Every decision counts

In the end, The International will be decided in the game, not in forums, dreams, or predictions. With the release of a new patch, modifying character abilities and strengths, prior to the tournament, playing the game in the best way possible has become a real and recurring challenge.

During pool play, less frequently selected heroes Razor and Skywrath Mage became overnight must-picks. This left teams reeling. However, just as Razor appeared to be an essential to any team composition, the hero netted his team 0 wins in 6 games in phase three.

If nothing else, this shocking shift in draft priority shows just how delicately The International is balanced. The Rikki selection in Evil Geniuses’ game against now-eliminated Team Liquid led to an early deficit and, eventually, a loss. The margin by which EG missed the No. 1 seed? One loss.

With half the field already sent home, the margin for error is officially zero. Teams with deep pools of talent and multiple weapons at their disposal will still need to deploy those weapons in the best way possible to take home the grand prize. To call the International's remaining field a meat-grinder is an exercise in understatement, but with nearly $5 million on the line, every moment is a chance to separate, rise above, and breathe truly rarified air.

Image via Valve

Today - 8:14 pm

You’ll be able to watch DreamHack and ESL in virtual reality this year

A total of 14 events are set to be broadcast through the rapidly evolving technology.
Sam Nordmark
Writer at @dotesports
Image via Valve

Two of the world's largest esports tournament organizers are looking to integrate virtual reality in their tournament broadcasts for 2017.

ESL and DreamHack will air a total of 14 events through Sliver.TV, a virtual reality platform that allows viewers to immerse themselves fully in a 360-degree rendition of live tournament matches. This can be done on computers and mobile devices via the HTC Vive, Oculus Rift, and Google Cardboard.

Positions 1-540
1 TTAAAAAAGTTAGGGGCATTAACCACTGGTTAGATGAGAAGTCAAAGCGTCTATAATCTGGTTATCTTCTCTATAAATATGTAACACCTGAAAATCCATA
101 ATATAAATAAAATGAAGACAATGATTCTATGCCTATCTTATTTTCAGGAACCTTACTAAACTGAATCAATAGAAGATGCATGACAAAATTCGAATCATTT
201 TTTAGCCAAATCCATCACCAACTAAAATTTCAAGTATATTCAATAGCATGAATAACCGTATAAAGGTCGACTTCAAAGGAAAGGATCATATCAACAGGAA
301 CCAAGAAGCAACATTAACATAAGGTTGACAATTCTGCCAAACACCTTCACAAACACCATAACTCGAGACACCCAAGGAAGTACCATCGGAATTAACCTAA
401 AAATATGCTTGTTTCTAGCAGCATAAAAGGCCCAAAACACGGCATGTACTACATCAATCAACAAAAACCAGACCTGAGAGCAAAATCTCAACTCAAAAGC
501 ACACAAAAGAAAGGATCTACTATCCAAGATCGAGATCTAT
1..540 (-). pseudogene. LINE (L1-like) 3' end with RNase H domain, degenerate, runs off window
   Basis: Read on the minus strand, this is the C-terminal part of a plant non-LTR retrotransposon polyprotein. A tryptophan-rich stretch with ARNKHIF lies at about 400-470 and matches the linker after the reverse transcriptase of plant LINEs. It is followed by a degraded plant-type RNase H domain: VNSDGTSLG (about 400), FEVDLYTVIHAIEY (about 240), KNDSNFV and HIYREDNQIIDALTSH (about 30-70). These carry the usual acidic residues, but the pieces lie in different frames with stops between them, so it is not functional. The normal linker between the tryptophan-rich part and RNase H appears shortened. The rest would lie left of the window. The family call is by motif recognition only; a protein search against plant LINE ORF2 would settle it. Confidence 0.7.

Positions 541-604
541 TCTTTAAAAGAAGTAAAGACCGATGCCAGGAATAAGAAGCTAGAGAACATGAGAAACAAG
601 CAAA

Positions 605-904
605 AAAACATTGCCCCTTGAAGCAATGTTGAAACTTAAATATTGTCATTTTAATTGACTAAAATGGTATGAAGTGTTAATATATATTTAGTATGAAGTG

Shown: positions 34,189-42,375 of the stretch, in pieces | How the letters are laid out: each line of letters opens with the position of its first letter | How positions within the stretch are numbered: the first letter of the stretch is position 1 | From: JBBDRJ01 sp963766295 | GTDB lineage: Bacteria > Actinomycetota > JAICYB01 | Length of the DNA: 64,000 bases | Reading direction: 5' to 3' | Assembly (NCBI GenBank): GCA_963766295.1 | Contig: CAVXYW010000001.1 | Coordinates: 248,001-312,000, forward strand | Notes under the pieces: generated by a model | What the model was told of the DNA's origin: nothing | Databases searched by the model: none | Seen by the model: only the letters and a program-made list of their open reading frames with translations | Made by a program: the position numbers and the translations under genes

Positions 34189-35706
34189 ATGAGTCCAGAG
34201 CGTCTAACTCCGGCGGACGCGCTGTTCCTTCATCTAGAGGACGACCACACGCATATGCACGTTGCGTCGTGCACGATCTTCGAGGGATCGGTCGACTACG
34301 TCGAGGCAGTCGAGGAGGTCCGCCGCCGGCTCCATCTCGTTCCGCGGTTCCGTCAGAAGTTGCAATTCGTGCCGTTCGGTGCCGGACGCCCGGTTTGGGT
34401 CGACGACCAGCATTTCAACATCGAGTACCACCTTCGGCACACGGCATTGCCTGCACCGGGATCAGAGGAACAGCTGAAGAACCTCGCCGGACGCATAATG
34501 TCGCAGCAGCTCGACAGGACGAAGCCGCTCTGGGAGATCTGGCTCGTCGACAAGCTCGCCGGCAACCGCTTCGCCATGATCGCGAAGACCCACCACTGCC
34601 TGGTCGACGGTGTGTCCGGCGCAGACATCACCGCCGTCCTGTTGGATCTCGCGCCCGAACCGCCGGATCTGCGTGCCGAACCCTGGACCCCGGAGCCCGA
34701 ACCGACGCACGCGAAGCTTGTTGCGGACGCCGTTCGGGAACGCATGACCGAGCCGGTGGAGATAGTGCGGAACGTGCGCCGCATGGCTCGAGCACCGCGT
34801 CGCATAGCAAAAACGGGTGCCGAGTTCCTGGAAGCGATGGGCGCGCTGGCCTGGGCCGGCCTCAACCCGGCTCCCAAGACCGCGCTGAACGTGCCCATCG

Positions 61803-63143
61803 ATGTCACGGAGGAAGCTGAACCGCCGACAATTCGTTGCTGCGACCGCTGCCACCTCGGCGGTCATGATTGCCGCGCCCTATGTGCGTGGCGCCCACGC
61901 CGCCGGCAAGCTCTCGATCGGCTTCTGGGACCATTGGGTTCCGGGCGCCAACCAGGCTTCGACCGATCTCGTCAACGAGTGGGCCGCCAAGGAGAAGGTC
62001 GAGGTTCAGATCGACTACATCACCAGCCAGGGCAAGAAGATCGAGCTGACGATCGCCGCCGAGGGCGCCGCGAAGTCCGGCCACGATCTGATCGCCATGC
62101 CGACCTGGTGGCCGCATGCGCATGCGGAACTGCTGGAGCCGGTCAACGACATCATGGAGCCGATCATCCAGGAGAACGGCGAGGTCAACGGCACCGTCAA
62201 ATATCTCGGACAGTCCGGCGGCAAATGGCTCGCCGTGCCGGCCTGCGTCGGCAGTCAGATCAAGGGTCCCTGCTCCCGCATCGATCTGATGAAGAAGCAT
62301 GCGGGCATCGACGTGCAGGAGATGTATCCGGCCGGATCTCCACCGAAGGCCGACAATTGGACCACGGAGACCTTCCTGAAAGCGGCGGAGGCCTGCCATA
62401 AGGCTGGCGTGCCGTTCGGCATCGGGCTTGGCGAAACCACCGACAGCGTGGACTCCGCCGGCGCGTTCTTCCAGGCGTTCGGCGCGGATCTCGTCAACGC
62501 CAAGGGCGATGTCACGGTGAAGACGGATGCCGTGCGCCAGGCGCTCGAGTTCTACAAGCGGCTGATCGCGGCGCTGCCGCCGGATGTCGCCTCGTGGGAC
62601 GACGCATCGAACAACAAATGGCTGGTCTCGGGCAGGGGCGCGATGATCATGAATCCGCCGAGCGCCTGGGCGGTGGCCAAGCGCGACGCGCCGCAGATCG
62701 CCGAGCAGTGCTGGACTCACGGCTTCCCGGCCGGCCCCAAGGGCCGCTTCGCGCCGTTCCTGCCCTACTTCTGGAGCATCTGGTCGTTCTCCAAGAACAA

The platform was field-tested last year at ESL One New York and IEM Oakland, with the Oakland event attracting 130,000 unique viewers to its VR broadcasts. A result that appears to have convinced ESL and DreamHack that the demand for virtual reality in esports is growing in tandem with the increasing popularity of the technology itself, which is predicted to generate $30 billion in revenue by 2021.

The partnership between Sliver, ESL, and DreamHack will provide "360 virtual reality, live replays and stats technology to millions of esports fans worldwide," according to Sliver CEO and founder Mitch Liu, and that the company's vision is "to forever transform the esports spectating experience by providing new perspectives and insights into live esports streams."

The events that will feature broadcasting through Sliver's platform are:

  • DreamHack Masters Las Vegas - Feb 15-19
  • Unnanounced DreamHack Masters stop
  • DreamHack ASTRO Open Austin - Apr 28-30
  • DreamHack ASTRO Open Atlanta - Jul 21-23
  • DreamHack ASTRO Open Montreal - Sep 8-10
  • DreamHack ASTRO Open Denver - Oct 20-22
  • DreamHack ASTRO Open Winter - Nov 30-Dec 2
  • Intel Extreme Masters Katowice, Poland - Feb 25-Mar 5
  • 3 Addtl IEM Global events
  • ESL One Cologne - Jul 3-8
  • ESL One New York - Sep 1-15
  • Unnanounced ESL One event


While virtual reality may still be in its infancy, the billion-dollar industry looks to continue growing in the coming years, and it will be interesting to see its potential influence on esports.

Today - 7:48 pm

Build the next SKT in this LoL manager game

LOL GM gives you the chance to manage a professional League of Legends team.
Connor Smith
Dot Esports
Photo via Riot Games

For many League of Legends fans, debating the latest roster changes and managerial hires is almost second nature.

The tongue-in-cheek idea that redditors are the real experts became so popular it spawned an ill-fated attempt to buy and operate a team based on the community’s whims. “Team Reddit” failed due to the logistical nightmares of crowdfunding an actual esports organization. But the initial progress showed many wanted to be more involved with the managerial side of esports.

They might not be managers of a real team, but now fans have a chance to play as one. LOL GM, a free general manager simulator where players pick a team, assemble rosters, and balance budgets in order to further their esports dynasty. Reddit user /u/MyCoder, who asked to keep his real name off the record, developed the game—along with several other sports management games—with help from the source code of a Basketball GM simulator.